Construction begins on Marianne and Edward Gibson Art Gallery at Simon Fraser University

Rendering courtesy of The Marianne and Edward Gibson Art Museum

Construction has officially begun on the Marianne and Edward Gibson Art Gallery, designed by Siamak Hariri of Hariri Pontarini Architects and located at Simon Fraser University (SFU) in Burnaby, British Columbia.

The Marianne and Edward Gibson Art Museum, located at SFU, draws inspiration from the university’s strong dedication to creative experimentation, collaboration, and meaningful interaction. With an open and informal design, the Gibson Art Museum aims to welcome everyone, including students, faculty, children, families, art enthusiasts, and those new to the visual arts.

The museum is a single-level structure that spans its site, comprising a network of interconnected spaces. Hariri took inspiration from the original architectural vision of Arthur Erickson and Geoffrey Massey for SFU’s Burnaby Mountain campus.

Their vision aimed to promote intellectual innovation through horizontal, interdisciplinary connections. In response to this vision, Siamak Hariri designed the Gibson Art Museum, staying true to the campus’s ethos of fostering creativity and collaboration.

Bookshop, with view into Djavad Mowafaghian Forum. Commissioned mural, Francisco-Fernando Granados, puntos suspensivos. 2023. Digital drawing, dimensions variable, 2023. Courtesy the artist. (Source: The Marianne and Edward Gibson Art Museum)

The new visual art facility will showcase thought-provoking and research-driven works by contemporary artists, expanding SFU Galleries’ existing range of programs and creating fresh opportunities for artist-led learning and interdisciplinary exploration.

Additionally, the Gibson will be the home of the SFU Art Collection, an invaluable and continuously growing resource featuring over 5,800 works of art. The collection is distinguished by its ability to trace the intricate social and cultural history of this region, always open to new investigations.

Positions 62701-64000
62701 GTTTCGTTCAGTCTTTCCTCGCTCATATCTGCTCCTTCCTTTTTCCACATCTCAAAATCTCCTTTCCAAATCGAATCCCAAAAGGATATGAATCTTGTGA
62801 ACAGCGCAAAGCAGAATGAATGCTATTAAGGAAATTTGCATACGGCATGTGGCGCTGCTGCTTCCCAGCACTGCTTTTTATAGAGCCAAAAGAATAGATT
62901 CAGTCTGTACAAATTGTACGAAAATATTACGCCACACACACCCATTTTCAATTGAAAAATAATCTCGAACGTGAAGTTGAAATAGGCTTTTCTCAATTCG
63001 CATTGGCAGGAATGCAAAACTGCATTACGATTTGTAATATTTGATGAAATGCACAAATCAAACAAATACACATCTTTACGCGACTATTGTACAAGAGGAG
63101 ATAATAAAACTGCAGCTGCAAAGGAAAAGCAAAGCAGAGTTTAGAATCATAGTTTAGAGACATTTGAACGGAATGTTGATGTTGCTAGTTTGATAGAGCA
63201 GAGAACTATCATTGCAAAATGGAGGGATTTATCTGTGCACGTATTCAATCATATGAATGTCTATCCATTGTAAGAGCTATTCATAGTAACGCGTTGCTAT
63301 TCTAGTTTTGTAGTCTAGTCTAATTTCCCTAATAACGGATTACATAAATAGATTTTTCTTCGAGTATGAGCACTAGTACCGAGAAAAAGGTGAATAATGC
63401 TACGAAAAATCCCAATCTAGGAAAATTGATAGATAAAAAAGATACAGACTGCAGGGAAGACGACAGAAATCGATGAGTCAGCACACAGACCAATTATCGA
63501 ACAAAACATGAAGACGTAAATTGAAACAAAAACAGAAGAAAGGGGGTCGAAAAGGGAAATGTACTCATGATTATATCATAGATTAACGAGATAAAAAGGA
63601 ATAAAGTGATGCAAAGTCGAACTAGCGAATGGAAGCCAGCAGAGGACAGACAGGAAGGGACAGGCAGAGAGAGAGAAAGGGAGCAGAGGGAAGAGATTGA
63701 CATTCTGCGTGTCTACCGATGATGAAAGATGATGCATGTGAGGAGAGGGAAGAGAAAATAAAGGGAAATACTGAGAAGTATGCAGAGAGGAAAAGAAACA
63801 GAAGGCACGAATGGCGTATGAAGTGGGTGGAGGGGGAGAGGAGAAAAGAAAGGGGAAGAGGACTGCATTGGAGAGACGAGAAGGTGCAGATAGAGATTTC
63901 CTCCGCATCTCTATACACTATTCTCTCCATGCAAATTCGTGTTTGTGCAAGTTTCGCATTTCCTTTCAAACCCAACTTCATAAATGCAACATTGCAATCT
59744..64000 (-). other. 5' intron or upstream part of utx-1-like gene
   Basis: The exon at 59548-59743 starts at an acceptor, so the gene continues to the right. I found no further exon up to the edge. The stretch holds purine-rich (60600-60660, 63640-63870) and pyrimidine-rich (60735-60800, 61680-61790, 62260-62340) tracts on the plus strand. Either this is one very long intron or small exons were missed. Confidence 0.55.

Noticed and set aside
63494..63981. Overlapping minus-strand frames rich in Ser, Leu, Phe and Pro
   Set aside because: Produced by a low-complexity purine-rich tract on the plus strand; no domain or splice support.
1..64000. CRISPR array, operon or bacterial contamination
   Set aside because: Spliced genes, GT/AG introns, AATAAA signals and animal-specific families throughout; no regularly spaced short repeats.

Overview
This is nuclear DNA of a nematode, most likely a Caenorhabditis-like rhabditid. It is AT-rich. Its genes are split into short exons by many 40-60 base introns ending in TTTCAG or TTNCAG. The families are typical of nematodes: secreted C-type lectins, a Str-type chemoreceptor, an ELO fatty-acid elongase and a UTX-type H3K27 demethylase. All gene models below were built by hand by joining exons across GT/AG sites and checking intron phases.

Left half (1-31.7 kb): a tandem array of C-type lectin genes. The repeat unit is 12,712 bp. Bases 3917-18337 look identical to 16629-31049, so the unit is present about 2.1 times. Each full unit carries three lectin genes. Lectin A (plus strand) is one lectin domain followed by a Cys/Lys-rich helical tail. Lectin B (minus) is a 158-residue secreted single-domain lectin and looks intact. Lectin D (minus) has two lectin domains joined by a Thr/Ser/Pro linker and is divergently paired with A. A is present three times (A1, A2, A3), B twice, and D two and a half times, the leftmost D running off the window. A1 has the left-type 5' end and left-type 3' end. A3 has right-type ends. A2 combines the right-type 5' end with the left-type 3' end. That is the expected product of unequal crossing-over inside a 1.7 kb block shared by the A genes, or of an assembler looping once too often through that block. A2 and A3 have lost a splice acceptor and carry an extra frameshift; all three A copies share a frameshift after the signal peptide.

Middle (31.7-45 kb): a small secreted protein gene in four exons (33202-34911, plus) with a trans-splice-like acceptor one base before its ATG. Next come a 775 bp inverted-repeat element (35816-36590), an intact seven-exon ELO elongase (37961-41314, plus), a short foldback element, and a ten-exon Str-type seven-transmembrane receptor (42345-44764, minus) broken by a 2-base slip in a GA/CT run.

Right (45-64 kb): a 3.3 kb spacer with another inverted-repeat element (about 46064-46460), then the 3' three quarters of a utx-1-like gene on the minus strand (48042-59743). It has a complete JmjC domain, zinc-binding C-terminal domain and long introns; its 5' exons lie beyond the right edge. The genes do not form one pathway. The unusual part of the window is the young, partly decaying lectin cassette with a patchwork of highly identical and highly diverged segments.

Both Marianne and her late husband, Dr. Edward Gibson, shared a belief in the transformative power of art to spark curiosity and foster inclusive communities. Dr. Gibson, who became a charter faculty member at the university in 1965 and later served as the Director of SFU Gallery from 1986 to 1997, was a devoted advocate for students, ideas, and the ever-evolving culture of the West Coast throughout his three-decade tenure.

South Gallery, with SFU Art Collection works by Roy Kenzie Kiyooka. From left to right: #2 – Ottoman; # 2 Haida; #2 Corinth; #2 Iberian, 1971; #2 – Polynesian. All screenprints, 1971. Gifts of Toronto Dominion Bank, 1998. (Source: The Marianne and Edward Gibson Art Museum)

The courageous vision of Marianne and Dr. Gibson centered on establishing an art museum that would create a welcoming space for diverse communities to learn, connect, and flourish within SFU’s artistic and cultural landscape.

“Dr. Gibson’s former students remember him stressing that the work of challenging accepted paradigms demands bravery, creativity, and collaboration. His convictions have fueled our commitment to create a new kind of visual arts facility—one that manifestly reimagines what an art museum can do, and for whom it exists,” said Kimberly Phillips, SFU Galleries Director.

A ground-awakening ceremony took place on Aug. 1, 2023, to celebrate the occasion.